Essential Oil Blend for Autism


Disregard my sad attempt at drawing puzzle pieces on glass. With that being said, I just put together an essential oil blend for autism. It should be noted that these oils should be individually tested on your child, to ensure that they will have a positive response, prior to applying a blend. I have applied this blend on the bottoms of Oliver’s feet several times today and his angry mood mellowed out within 10 minutes. It could be a coincidence, but I’m going to keep at it in case it really is helping.


Order oils here:


Forest Living

Oliver is very fortunate to live in the forest. He loves trees almost as much as he loves running, so I’d say the forest is his ideal place. If we lived in the city, we wouldn’t be able to open our front door and run freely (not to mention, safely). I just wanted to give a quick shout out to the beautiful place we live and give gratitude on behalf of our being able to live here. 

Social Progress

I believe that Oliver’s greatest strength is his self pride. When he does anything that I have ever before clapped at or said “Yay!” to, he automatically begins clapping, saying “Yay!”, and shrieking “Wahooooo!”. For a while, I wasn’t sure if he understood what my praise meant, but as of late, he has been cheering himself on like there’s no tomorrow. Yesterday, after clapping for himself upon going down the slide in his CUBS class, he realized something. Oliver became aware that he could cheer on others, in addition to himself. Oliver’s CUBS class consists of 1 hour free pay, 20 minutes in the motor room, 20 minutes of snack, and 20 minutes of group circle time. Yesterday, for most all of his time in the motor room, Oliver decided to sit at the bottom of the slide and clap, while shouting “Wahoo!” for each child as they came down the slide. To go from never acknowledging the existence of another child to cheering them on is a major success in my book.

A Special Visit From A Friend

Oliver has been making immense speech and sign language progress in the past few weeks, but has only demonstrated his newly learned skills here and there. One of my best friends recently relocated and, because of said move, Oliver and I hadn’t seen her in about a month. Oliver has a small handful of people that he feels that can be his true self around and this friend is high up on that list. She painted a pumpkin on my pregnant-with-Oliver belly, almost exactly two years ago, came to meet him the day that he was born, and has been around him more than most non-familial people. He absolutely adores her and she came to visit the other day, like I said, for the first time in a month and his behavior was shocking! He ran around, flapping his hands with excitement, and begun playing peekaboo with her. He then proceeded by showing off (this a first!) by demonstrating all of his new words and sign language skills. He said: hi, bye bye, again, all gone, uh oh, fish, jump (while jumping), and said “2” (while holding up 2 fingers, while we counted 1, 2, 3). He signed: more, milk, dog, juice, potty, diaper, cracker, cereal, bird, and fish. This may not sound like a big deal to most, but it really was an amazing sight (it brought her to tears). I’m seeing progress in Oliver every day, but sometimes have my concerns that his newly learned skills aren’t sticking. Seeing him recite everything he’s learned in the past month corrected my doubts and made all of my hard work feel worth it. I’m happy that Oliver has such a special connection with my life long friend.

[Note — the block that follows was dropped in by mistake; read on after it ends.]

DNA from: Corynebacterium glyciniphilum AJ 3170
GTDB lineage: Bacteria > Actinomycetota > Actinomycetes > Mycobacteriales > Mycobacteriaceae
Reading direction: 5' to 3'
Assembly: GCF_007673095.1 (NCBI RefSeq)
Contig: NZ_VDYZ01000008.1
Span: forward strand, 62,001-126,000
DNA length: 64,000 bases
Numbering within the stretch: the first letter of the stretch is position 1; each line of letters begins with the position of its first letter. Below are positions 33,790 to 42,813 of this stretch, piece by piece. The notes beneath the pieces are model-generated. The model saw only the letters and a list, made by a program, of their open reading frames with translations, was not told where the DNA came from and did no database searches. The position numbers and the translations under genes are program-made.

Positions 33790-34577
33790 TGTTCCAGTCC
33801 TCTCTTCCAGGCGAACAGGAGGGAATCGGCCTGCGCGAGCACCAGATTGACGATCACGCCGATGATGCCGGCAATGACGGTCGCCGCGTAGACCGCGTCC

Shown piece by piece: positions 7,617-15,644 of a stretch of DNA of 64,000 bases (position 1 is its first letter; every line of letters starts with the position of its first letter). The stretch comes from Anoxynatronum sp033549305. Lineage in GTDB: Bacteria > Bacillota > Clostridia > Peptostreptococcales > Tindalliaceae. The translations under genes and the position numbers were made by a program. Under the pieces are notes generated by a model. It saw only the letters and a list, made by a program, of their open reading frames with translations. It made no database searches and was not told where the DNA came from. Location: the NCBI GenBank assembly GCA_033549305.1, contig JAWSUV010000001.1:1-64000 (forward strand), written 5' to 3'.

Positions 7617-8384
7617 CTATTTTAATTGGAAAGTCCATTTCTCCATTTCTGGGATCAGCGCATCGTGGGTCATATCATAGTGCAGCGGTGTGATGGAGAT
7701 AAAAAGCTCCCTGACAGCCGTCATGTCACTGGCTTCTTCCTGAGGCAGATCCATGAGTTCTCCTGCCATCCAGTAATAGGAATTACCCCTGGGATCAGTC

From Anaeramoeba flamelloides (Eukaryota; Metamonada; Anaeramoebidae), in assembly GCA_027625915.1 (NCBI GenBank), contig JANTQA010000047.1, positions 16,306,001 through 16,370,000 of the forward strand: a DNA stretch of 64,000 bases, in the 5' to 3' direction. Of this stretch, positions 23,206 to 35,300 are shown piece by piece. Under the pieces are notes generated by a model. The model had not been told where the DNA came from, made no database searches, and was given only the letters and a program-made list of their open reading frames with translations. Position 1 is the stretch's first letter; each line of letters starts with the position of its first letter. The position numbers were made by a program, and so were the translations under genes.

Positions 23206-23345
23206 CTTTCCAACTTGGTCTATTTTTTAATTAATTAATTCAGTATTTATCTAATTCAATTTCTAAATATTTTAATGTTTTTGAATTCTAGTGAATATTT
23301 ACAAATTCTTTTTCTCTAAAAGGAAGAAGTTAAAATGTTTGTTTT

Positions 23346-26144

The Best Books About Autism


The photo reads 16 Best Books About Autism, yet the article lists 16 books, so disregard that little error. With that being said, this reading list humbled me a bit. I’ve only heard of 7 of these books and, of these 7, have only read 1 (The Spark). I have been thinking that I’m pretty well-read when it comes to autism, but I apparently need to get reading.

Check the list out here:

How “Inside Out” Movie Connects With Autism


I have yet to view this film, but having heard nothing but raving reviews, I think I’ll have to check it out!

Excerpt: ” When it comes to Autism, people often “think” those on the spectrum have a limited range of emotions. As if they are emotionally truncated, or worse they’re blissfully unaware of the world around them. Often it is quite the opposite: they are too emotionally sensitive and forthcoming. Just because our kids are socially awkward; Just because they are a patchwork of subdued and unmastered quicksilver emotions just means we have to work harder to help them figure it all out.”

Read the article here: